Throughout my pregnancy, I took two servings of this supplement, in addition to 1,400 IU from my multivitamin and 1,600 IU from my Calcium/ Magnesium supplement, giving me 5,000 IU of vitamin D daily and I did not experience early labour, premature birth, or infection. Whether it was due to this supplement, I guess I’ll never know, but there sure seemed to be more possible benefits in taking it, as opposed to not taking it.

vitamin d dropper

Something special about this Vitamin D is that it is vegan…a rare thing when it comes to vitamin D supplements. A majority of vitamin D comes from lanolin (think the grease that comes from sheep wool), but now there is this awesome product, so we can leave those poor sheep alone! Instead of lanolin, this supplement uses organic lichen (pronounced- “liken”, which is an algae/moss that grows on rocks) and just so happens to be a naturally vegan source of Vitamin D3.

5. Probiotic- I took: doTERRA’s PB Assist + Probiotic Defense Formula


Approximate cost: $34 (lasts one month) I order through doTERRA, but you can also buy it here on
When and how much to take: 1 capsule every morning
What nutrients and how much? 5 Billion CFUs of active probiotic cultures and soluble pre-biotic FOS (fructo-oligosaccharides) that encourage culture adhesion and growth
Why do I take it: In the past, I’ve had issues with my gut, one of the reasons why I had so many food sensitives on the test I mentioned on this page about going gluten-free. But thanks to this probiotic, much of the damage I previously had has been repaired. These days, I take this probiotic for maintenance and prevention to keep the good bacteria in check in my gut and ward off too much bad bacteria. It supports healthy digestive functions and immunities. It helps with the absorption of food nutrients and metabolism, also helps support healthy skin conditions.

probiotic for maintenance and prevention

Other key features: It has a time-release, double capsule delivery system that protects sensitive probiotic cultures from stomach acid. What’s unique about this probiotic is that it has a triple-layer enteric coating that protects the CFUs in manufacturing and in your stomach. “The capsule opens in your stomach at the site of the action so the bacteria can adhere in your gut. So with PB Assist +, you are delivering 1 billion CFUs to the cite of adherence in the gut, while other products claiming billions of CFUs may never make it to the cite of action.” Most other probiotics have to last through the acidic stomach environment.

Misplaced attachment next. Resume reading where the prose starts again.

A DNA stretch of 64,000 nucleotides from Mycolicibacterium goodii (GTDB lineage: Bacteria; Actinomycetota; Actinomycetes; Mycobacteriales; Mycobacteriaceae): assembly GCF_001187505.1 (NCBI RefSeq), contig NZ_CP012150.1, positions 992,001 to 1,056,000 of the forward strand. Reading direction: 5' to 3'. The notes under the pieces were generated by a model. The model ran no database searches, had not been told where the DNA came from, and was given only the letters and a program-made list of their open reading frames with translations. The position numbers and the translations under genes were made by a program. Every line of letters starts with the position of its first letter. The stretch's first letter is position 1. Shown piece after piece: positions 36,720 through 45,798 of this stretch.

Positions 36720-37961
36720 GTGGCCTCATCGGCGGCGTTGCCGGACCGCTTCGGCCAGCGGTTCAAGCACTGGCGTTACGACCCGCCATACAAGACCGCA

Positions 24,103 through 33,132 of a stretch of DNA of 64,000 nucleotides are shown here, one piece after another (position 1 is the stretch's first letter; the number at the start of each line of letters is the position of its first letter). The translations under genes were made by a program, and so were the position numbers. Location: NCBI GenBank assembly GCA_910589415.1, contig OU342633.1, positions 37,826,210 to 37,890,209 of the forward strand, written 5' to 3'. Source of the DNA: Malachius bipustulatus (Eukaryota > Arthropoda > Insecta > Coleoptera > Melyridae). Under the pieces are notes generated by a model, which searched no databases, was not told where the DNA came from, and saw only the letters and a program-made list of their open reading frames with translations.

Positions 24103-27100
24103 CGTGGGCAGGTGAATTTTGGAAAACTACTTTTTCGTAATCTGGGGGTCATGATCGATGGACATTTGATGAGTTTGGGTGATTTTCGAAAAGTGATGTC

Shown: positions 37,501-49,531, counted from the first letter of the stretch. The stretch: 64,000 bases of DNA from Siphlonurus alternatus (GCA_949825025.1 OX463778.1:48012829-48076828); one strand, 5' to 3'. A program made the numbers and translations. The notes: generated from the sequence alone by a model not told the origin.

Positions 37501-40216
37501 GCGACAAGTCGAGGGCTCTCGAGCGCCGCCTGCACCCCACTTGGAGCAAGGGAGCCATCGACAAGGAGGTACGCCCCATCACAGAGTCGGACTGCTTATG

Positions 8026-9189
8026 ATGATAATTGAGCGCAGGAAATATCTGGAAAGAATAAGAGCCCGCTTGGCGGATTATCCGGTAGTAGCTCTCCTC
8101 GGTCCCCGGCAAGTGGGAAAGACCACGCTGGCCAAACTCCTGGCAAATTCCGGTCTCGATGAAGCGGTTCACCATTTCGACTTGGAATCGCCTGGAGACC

Also, there is some research out there that shows probiotics during pregnancy can: decrease your babies chances of developing allergies and eczema and reduce belly fat in mothers after birth, among other things.

In the past, I’ve also had good success with this probiotic too: Renew Life Ultimate Flora Critical Care 50 Billion ($35 for 30 capsules).

Renew Life Ultimate Flora Critical Care

6. Calcium/Magnesium: I took: Garden of Life Vitamin Code Raw Calcium

Calcium Magnesium

Approximate cost: $27 (lasts about 1 month)
When and how much to take: 5 capsules per day (I take 2 at breakfast and 3 at dinner)\
What nutrients and how much? Calcium: 756 mg, Magnesium: 386 mg, Vitamin D: 1,600 IU
Why do I take it: It’s clear that including calcium and magnesium in your diet is an essential aspect of pregnant nutrition, but when you don’t drink milk or eat cheese, yoghurt, or other dairy foods, how do you get this? With this delicious Cal-Mag supplement, of course! “Wouldn’t it be easier just to drink milk?” you may ask. Well, if you would like to drink blood and pus (see here), yes, it would, but since I have an allergy to cow’s milk and I don’t like the mucusy feeling it gives me, I steer clear and take this instead.

Other key features: A key feature of this supplement is that the calcium is sourced from a plant, not from rocks. Specifically, this brand uses something called AlgaeCal Raw, which is an ocean-derived, organic, whole food plant form of calcium. Benefits of using this plant form of calcium include that aside from providing calcium, it also provides 73 naturally occurring minerals and trace elements like magnesium, silica, and boron. This calcium supplement also contains vitamin D (1,600 IU), which helps support bone health and increases the absorption of calcium by up to 80% (according to their website). Also, it is gluten-free, dairy-free, free of binders and fillers, free from limestone, rock, chalk, or animal-bone sourced calcium, and non-GMO.

7. Vitamin B Complex- I took: by Garden of Life Vitamin Code: Raw B Complex

Vitamin B Complex

Approximate cost: $14 (lasts 1 month)
When and how much to take: 2 tablets per day, one at breakfast and one at dinner
What nutrients and how much? Thiamine B-1: 5mg (3,333% DV), Riboflavin B-2: 10mg (588% DV), Niacinamide: 45mg (225% DV), Vitamin B-6: 10mg (500% DV), Folate: 450 mcg (113% DV), Vitamin B-12: 133mcg (2217% DV), Biotin: 325 mcg (108% DV), Pantothenic Acid: 45mg (450% DV).
Why do I take it: Kind of like calcium, B vitamins are one of those things that us vegans might be a bit low in, and although there are some food sources (such as nutritional yeast), I wanted to be safe, so I started this B vitamin before getting pregnant. One main reason to take a B vitamin supplement is for cellular energy support. They also provide mental and physical energy, support healthy blood, a healthy heart, immune system function, and healthy stress response.